CS62 - Spring 2011 - Lecture 32

  • Admin
       - Professor Kauchak's office hour changes this week
          - today: moved to 4-5:30
          - Thursday: 1-3
       - Assignment 10
          - use the documentation
          - private methods
          - key vs. priority

  • Installing C++
       - Mac
          - download Aquamacs (http://aquamacs.org/) for file editing
          - install xcode (this should be included with your original install disk or you can download from Apple, but there may be a small fee)
       - Windows
          - download Emacs (http://www.gnu.org/software/emacs/windows/faq.html)
          - For the compiler, there are two options:
             - http://www.cygwin.com/ which is a command-line utility. When you install, make sure to include the C/C++ packages.
             - http://www.mingw.org/ which has a basic command-line and the compiler

  • Question: What happens in Java when you have two things in the namespace called the same thing?
       - There is ambiguity and so the compiler forces you to use the full package names, e.g.

  • Compiling multiple files: look at bankaccount.cpp code
       - bankaccount.h
          - header file with a few more declarations
          - none of the examples here have private methods, but you can also declare those in the header file
       - bankaccount.cpp
          - method definitions
          - again, notice that the private variables only occur in the header file
       - bankaccounttest.cpp
          - notice we put the main method in another class
          - straightforward use of the class
          - notice again the calls to the constructor
       - compiling
          - we now have multiple class files that we want to compile
          - can't just do it with one line
          - C++ has three main steps in compiling
             - preprocessor
             - compile to machine code
             - link all of the machine code files into one project
          - preprocessing happens automatically when compiling
          - need to compile each .cpp file individually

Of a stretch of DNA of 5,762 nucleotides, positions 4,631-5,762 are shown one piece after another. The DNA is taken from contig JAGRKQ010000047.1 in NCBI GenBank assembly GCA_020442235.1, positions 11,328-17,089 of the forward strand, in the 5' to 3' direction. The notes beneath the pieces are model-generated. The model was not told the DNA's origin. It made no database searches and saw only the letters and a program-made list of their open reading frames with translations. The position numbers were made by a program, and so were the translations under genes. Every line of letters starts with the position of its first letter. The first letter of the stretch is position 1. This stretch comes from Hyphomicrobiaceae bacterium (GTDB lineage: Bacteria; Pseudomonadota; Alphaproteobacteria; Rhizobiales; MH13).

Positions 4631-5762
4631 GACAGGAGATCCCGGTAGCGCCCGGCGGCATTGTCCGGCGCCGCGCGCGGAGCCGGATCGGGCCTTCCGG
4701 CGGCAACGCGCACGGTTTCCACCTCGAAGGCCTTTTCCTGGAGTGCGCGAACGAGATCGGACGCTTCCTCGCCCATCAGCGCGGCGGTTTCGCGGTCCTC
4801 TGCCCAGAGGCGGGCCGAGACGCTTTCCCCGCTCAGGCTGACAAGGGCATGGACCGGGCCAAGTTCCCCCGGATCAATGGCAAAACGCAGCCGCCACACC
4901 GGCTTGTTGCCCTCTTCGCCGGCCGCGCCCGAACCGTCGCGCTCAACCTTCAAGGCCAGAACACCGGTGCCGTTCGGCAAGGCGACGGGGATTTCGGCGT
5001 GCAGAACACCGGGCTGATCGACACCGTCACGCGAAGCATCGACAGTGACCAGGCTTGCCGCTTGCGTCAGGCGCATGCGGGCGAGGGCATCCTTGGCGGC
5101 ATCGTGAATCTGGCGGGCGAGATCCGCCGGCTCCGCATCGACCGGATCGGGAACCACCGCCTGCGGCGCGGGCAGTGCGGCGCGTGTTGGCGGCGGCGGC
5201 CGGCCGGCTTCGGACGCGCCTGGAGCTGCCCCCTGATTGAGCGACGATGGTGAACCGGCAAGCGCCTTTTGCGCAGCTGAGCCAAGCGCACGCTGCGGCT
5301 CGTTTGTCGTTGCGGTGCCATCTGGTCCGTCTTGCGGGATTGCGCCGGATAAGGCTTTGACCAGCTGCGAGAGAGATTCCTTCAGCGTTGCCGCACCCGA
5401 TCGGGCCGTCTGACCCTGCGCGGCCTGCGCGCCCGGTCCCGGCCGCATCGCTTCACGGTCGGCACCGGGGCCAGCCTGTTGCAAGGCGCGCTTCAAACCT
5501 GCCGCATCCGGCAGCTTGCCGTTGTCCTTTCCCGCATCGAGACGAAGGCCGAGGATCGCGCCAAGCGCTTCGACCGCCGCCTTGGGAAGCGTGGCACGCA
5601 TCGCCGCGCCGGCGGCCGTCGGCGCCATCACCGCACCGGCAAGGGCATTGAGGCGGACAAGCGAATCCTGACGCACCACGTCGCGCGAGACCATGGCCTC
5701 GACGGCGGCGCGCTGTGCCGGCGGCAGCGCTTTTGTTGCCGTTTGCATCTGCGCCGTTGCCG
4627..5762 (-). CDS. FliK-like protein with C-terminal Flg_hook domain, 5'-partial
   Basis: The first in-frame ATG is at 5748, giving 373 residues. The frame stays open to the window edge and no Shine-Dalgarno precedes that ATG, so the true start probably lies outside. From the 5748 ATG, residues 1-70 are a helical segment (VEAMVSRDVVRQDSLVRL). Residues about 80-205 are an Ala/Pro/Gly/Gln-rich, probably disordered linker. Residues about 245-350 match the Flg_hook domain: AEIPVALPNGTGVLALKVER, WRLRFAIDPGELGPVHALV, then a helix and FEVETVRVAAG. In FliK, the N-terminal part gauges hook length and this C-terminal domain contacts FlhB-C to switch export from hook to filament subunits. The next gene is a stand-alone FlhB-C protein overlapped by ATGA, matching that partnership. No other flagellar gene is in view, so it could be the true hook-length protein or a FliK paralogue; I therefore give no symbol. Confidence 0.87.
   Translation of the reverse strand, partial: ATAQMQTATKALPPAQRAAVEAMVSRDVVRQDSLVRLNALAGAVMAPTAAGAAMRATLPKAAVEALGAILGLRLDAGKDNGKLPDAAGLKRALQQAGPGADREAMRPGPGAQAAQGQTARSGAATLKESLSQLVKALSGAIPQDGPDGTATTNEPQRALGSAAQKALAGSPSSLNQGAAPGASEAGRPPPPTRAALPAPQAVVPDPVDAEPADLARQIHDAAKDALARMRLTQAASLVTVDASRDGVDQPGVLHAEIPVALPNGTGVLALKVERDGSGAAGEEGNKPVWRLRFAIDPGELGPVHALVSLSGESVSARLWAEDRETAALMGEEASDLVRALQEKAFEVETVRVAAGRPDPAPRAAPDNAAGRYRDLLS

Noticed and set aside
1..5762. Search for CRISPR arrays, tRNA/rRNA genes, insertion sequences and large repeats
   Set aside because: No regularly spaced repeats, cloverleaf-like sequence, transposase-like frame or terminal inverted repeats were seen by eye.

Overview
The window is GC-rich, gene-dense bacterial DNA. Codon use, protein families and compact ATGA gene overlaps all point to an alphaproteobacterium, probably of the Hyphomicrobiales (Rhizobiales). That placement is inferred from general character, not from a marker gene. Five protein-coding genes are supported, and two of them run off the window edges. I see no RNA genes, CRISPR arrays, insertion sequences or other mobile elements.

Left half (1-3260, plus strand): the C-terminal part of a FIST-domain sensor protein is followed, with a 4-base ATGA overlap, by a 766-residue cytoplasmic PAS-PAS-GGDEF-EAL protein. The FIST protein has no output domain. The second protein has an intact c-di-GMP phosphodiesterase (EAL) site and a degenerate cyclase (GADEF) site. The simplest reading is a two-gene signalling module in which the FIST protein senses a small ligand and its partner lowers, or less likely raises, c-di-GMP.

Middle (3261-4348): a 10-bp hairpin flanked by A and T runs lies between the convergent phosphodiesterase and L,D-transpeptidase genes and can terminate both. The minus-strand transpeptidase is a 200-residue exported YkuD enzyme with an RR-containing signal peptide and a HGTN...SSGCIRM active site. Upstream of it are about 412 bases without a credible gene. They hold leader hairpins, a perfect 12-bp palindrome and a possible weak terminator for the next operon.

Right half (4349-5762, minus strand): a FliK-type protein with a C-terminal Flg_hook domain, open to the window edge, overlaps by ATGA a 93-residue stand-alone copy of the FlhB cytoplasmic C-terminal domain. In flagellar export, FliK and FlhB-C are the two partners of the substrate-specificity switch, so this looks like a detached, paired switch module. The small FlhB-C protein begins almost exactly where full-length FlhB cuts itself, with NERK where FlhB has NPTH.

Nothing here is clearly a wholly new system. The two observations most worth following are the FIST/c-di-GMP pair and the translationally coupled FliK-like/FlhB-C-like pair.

g++ -c bankaccount.cpp
             g++ -c bankaccountest.cpp
             - the lines above could be done in either order, why?
             g++ -o bank bankaccount.o bankaccountest.o
             - link all of the files together and make a binary
                - binary is called bank
                - you can get "link" errors if, for example, you haven't defined a method that you said you would
             - why don't we have to compile the header files?
                - they get #included and implicitly compiled. You can get compiler errors in header files

  • pointers (reference in C++)
       - in Java, we have two high-level types of variables
          - built-in types
          - references to objects
          - (and really arrays as a third type)
       - what do you think a reference actually is, i.e. how is represented in memory?
          - a reference is just a memory address
          - traditionally, a memory address was represented as 32 bits
             - so an object variable uses up 32 bits
             - how much memory can you address with 32 bits?
                - 2^32 different numbers = ~4 billion numbers
                - each number represents a byte
                - 4 gigabytes
          - my mac has 4 GB of ram, do you think this is a coincidence?
             - again, traditionally, memory was accessible by 32 bits
                - traditionally, most processors operated in 32 bits
             - what is a 64 bit processor?
                - it's a processor that operates memory addresses on 64 bits
             - what is the advantage?
                - much bigger memory space
             - disadvantages?
                - if we only need 1G of memory, we're going to waste space because references now take up twice as much space
             - you will hear people talk about 32 JVM vs. 64 bit JVM
                - since java is a "virtual machine" it can have either 32 bit or 64 bit addresses
       - in C++, we have three variable types. We've seen two. What are they?
          - built-in types
          - object variables on the stack
          - (and again, we also have arrays)
       - the third general type are "pointers" or "pointer variables" (similar to references)
          - Like Java references
             - a pointer is a variable that stores a memory address
             - a pointer can only point at an object of that type (more or less)
          - Unlike Java references